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Six charts that provide the science everyone needs about climate change
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Six charts that provide the science everyone needs about climate change


With the United Nations’ climate conference in Scotland turning a spotlight on climate change policies and the impact of global warming, it’s useful to understand what the science shows.

I’m an atmospheric scientistFor most of my career, I have been involved in global climate science and assessment. Here are six things that you should know in charts.

What’s driving climate change

The primary focus of the negotiations is on carbon dioxide, a greenhouse gas that is released when fossil fuels – coal, oil and natural gas – are burned, as well as by forest fires, land use changes and natural sources.

The Industrial Revolution of late 1800s saw a dramatic increase in the use of fossil fuels. It powered homes and industries, and opened up the world to travel. Scientists were also born in that century. identified carbon dioxide’s potentialTo increase global temperaturesThis was at the time considered a potential benefit to the planet. Systematic measurements began in the mid-1900s. They have shown a steady rise in carbon dioxide. the majority of it directly traceableto the combustion fossil fuels.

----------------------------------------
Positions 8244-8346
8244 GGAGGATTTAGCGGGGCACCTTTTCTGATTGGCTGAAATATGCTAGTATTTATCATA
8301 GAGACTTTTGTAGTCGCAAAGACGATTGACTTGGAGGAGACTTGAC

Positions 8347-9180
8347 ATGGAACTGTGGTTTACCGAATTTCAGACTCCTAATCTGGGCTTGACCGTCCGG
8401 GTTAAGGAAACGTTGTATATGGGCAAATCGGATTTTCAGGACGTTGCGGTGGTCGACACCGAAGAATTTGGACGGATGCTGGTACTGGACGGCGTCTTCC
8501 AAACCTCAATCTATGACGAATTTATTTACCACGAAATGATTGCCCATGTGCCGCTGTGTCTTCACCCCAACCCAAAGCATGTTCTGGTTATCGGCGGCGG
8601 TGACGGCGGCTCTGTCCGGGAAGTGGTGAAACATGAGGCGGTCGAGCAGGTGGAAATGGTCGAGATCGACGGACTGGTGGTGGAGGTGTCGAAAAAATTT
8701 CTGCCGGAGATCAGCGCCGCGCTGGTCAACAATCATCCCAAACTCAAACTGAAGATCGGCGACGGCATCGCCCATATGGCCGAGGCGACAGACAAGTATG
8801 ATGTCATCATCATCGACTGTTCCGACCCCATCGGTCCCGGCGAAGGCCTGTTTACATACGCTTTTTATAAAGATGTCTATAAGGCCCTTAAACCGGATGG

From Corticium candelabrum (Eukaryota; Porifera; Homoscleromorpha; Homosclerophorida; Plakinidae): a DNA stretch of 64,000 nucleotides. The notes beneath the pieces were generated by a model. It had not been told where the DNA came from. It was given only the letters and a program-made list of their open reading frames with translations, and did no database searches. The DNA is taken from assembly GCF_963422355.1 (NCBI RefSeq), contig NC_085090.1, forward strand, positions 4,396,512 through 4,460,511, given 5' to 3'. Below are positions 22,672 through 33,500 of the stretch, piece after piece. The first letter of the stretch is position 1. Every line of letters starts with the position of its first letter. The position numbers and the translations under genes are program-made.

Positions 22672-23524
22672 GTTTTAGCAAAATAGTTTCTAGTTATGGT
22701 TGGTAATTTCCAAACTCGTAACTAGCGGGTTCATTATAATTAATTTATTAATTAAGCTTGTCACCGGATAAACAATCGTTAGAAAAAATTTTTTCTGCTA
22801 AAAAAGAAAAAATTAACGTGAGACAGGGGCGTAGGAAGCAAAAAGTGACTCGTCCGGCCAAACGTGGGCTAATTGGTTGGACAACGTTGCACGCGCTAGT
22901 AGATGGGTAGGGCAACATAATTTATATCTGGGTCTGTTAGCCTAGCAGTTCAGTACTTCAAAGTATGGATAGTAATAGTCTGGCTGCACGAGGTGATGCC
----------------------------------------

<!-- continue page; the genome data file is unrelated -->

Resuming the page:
Carbon dioxide stays in the atmosphere for a long time once it has been released. Some carbon dioxide is absorbed into the ocean by plants. roughly half of all carbon dioxide emitted by human activities today stays in the atmosphere — and it likely will remain there for hundreds of yearsThe climate worldwide can be influenced by

During the first year of the pandemic in 2020Carbon dioxide emissions from fuels dropped by approximately 6% when there were fewer people driving and some industries temporarily stopped. But it wasn’t. didn’t stop the rise in the concentration of carbon dioxideBecause the human activities have released far more than what nature could absorb.